Hey look, my campaign paid for an internal robo poll and I’m down 8! Great work everyone all around, really top notch. (without even getting into the screwiness of the poll itself)
— Craig Hughes (@CraigHughesinCO) September 21, 2021
► Colorado’s Joint Budget Committee approved a plan to increase the minimum wage for direct care workers in Colorado to $15 per hour. The wage increase will take effect on Jan. 1, 2022.
► Dana Milbank of The Washington Post explains how and why Congressional Republicans are content to take America over a fiscal cliff:
…this new version of the GOP is at once so radical and so lacking in responsible leadership that it is plunging headlong and unified toward forcing default on the full faith and credit of the United States. Congressional Republicans are inviting economic calamity…
…There have been squabbles over the debt limit for decades, including some near misses, but the United States has never defaulted on the debt its two parties have jointly accumulated. Though crazies threatened default, grown-ups in the GOP — Bob Dole, Boehner, an earlier incarnation of Mitch McConnell — pulled them back from the abyss.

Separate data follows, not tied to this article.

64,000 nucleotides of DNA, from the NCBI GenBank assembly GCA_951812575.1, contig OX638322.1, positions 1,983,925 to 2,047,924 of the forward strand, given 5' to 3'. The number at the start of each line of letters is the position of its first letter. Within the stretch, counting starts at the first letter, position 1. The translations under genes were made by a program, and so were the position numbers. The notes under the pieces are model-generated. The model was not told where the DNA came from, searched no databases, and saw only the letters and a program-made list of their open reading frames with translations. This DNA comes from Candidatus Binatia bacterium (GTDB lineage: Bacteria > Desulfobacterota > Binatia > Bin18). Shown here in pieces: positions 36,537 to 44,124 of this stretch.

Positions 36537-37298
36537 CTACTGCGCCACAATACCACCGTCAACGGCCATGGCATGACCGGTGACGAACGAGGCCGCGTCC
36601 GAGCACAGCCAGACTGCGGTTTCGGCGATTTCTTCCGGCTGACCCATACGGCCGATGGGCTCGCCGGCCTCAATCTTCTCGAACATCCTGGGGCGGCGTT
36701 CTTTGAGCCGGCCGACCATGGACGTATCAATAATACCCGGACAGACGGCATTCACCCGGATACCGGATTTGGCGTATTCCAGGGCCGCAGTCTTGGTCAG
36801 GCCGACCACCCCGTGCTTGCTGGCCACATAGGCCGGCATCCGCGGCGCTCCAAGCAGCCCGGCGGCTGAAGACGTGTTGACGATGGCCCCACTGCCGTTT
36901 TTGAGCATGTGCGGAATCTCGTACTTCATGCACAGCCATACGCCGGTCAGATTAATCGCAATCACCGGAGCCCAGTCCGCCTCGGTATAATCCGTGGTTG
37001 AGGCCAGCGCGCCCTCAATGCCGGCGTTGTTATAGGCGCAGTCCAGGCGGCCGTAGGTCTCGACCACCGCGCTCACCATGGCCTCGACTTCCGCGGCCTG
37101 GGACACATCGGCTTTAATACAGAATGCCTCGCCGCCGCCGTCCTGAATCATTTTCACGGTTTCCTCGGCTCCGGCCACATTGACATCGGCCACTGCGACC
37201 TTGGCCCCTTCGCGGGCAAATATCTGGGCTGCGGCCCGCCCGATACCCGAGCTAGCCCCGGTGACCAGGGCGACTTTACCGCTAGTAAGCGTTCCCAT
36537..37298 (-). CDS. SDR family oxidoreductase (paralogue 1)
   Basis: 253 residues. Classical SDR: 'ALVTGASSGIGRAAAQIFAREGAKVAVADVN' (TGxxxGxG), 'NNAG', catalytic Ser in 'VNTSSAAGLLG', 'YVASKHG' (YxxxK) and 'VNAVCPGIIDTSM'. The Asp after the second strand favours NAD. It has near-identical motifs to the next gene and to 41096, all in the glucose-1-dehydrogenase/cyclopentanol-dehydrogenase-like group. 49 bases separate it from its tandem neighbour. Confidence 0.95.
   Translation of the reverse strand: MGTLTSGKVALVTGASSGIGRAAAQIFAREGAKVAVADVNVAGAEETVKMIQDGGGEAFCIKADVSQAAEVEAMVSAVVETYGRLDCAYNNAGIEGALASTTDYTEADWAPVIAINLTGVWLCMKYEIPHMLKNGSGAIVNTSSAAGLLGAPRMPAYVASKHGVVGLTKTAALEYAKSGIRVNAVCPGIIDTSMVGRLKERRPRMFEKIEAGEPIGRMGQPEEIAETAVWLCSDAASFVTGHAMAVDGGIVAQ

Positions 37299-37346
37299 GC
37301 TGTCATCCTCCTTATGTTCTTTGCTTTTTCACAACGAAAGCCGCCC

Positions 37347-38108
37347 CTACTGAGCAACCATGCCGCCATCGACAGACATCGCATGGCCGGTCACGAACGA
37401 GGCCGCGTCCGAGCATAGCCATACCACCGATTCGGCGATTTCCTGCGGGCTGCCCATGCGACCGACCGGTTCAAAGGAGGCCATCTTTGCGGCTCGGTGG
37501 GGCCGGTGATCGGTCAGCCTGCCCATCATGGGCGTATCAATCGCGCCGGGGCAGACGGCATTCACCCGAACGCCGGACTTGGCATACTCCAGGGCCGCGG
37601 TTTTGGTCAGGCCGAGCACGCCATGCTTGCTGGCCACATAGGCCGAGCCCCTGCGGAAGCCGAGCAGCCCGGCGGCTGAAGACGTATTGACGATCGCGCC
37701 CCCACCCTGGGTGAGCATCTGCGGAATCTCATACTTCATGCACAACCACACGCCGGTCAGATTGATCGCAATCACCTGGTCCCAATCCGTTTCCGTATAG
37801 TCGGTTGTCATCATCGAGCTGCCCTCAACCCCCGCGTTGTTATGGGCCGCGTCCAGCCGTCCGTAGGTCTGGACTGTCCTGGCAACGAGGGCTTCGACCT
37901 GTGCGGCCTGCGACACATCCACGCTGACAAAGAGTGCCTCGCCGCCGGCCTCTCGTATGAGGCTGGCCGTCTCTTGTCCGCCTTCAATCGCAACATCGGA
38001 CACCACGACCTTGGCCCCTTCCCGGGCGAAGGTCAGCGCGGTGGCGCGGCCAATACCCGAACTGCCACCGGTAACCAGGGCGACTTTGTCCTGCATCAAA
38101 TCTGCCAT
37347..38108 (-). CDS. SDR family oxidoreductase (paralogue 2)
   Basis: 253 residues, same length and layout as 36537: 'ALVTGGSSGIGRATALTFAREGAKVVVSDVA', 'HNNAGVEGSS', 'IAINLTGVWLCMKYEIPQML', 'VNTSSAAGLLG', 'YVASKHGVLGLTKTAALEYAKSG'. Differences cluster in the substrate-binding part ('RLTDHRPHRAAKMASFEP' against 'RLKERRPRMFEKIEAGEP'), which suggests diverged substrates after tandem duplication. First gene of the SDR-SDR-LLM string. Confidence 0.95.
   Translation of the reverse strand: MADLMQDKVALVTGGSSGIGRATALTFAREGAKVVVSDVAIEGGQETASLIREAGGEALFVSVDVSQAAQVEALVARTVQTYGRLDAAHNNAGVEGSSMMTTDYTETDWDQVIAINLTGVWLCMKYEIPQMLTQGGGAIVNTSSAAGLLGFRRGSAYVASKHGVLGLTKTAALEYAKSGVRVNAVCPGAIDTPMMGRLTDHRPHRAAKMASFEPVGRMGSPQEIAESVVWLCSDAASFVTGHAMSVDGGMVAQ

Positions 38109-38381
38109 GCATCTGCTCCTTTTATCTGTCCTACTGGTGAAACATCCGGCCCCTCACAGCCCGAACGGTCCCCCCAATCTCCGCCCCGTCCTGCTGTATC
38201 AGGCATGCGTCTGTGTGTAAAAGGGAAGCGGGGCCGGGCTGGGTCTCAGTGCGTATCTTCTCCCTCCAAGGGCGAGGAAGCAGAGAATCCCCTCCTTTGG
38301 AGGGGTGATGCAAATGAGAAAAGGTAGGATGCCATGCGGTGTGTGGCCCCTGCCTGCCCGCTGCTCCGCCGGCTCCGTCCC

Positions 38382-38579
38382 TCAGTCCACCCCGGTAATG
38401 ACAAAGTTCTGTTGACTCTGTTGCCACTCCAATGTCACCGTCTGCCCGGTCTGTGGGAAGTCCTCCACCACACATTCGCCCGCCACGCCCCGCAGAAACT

Until now. The crazies are in charge. McConnell, the Senate GOP leader, says flatly that he won’t vote to increase the debt ceiling, and he isn’t even negotiating. “That’s their problem,” he says of the Democrats. And Sen. Ted Cruz (R-Tex.) has threatened to filibuster any debt-ceiling increase, which means Democrats can’t avoid default unless 10 Republican senators agree.
Congressional Republicans are now saying that it is the responsibility of ONLY the Democrats to make sure the nation does not default on its debt obligations.
POLITICO wonders if Senate Minority Leader Mitch McConnell actually understands the point of the debt limit debate.
► Maybe it’s time to stop letting oil and gas company K.P. Kauffman continue to operate in Colorado.
► The Colorado Sun reports on efforts to address so-called “period poverty.”
► President Biden is pledging to double the amount of money the U.S. provides for Climate relief…but experts worry that much more is needed.
► The “Justice for J6” rally may have been a flop, but Salon.com notes that right-wing extremism remains a serious problem.
Say What, Now?
We haven’t the slightest idea what Rep. Lauren “Q*Bert” Boebert is talking about here:
Your Daily Dose Of ¯\_(ツ)_/¯
► This is sort of like “Mr. Smith Goes to Washington,” except with lobbyists and the porn industry.
► Republican gubernatorial candidate Heidi Ganahl probably already wishes that she hadn’t gotten so cozy with John Eastman, the former visiting professor at CU who instructed former President Trump on how to steal an election.